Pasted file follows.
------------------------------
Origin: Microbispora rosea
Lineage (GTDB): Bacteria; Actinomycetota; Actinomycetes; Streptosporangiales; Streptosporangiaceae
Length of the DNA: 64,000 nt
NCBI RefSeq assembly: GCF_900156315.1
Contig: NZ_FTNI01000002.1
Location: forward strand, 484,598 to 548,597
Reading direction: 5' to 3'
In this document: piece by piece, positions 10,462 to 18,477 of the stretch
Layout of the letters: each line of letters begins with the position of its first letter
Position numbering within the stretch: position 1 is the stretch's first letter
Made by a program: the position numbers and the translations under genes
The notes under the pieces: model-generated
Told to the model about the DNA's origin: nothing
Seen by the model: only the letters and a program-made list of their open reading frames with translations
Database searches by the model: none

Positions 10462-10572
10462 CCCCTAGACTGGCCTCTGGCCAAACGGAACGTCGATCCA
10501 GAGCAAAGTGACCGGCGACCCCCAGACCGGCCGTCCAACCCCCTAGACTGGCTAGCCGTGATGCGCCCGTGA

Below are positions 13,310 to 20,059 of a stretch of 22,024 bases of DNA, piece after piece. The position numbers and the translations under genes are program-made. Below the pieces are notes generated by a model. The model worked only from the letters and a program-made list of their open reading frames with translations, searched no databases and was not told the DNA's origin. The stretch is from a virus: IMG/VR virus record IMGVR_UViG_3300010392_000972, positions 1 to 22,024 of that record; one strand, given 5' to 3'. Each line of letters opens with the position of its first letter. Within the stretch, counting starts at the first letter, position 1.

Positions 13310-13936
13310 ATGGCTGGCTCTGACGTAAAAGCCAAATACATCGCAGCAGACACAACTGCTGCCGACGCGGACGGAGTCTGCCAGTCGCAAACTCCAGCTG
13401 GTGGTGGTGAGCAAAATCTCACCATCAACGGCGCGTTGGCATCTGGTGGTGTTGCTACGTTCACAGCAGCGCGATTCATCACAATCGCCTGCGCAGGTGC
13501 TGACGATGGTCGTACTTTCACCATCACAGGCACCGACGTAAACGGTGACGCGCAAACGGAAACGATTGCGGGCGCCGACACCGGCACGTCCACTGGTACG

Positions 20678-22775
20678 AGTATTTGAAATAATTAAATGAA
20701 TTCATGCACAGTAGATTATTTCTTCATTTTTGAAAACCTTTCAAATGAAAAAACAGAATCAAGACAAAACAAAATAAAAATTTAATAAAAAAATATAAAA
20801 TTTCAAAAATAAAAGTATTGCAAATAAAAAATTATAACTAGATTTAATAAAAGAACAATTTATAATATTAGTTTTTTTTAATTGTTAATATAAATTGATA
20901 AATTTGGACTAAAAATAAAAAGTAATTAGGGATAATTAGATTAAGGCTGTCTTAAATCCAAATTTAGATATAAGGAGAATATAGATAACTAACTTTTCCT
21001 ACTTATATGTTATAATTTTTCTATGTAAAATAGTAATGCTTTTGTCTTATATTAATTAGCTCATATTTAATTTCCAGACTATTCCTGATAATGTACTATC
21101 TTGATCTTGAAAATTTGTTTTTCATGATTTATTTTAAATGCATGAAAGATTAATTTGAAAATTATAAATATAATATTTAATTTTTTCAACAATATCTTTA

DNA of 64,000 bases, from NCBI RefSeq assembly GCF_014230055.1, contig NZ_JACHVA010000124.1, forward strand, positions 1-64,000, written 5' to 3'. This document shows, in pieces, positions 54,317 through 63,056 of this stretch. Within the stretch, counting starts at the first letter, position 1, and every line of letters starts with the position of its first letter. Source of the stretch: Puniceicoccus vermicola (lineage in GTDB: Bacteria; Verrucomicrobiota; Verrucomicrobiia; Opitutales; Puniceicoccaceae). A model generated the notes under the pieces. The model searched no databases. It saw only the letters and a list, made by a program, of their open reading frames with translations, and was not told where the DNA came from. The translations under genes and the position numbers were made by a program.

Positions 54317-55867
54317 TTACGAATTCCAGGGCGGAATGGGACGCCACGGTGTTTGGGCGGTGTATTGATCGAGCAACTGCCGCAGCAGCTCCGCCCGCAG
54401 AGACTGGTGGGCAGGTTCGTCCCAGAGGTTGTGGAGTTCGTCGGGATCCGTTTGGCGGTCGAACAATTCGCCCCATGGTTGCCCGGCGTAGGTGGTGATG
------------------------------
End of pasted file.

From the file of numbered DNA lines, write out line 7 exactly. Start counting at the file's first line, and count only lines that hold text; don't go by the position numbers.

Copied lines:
Reading direction: 5' to 3'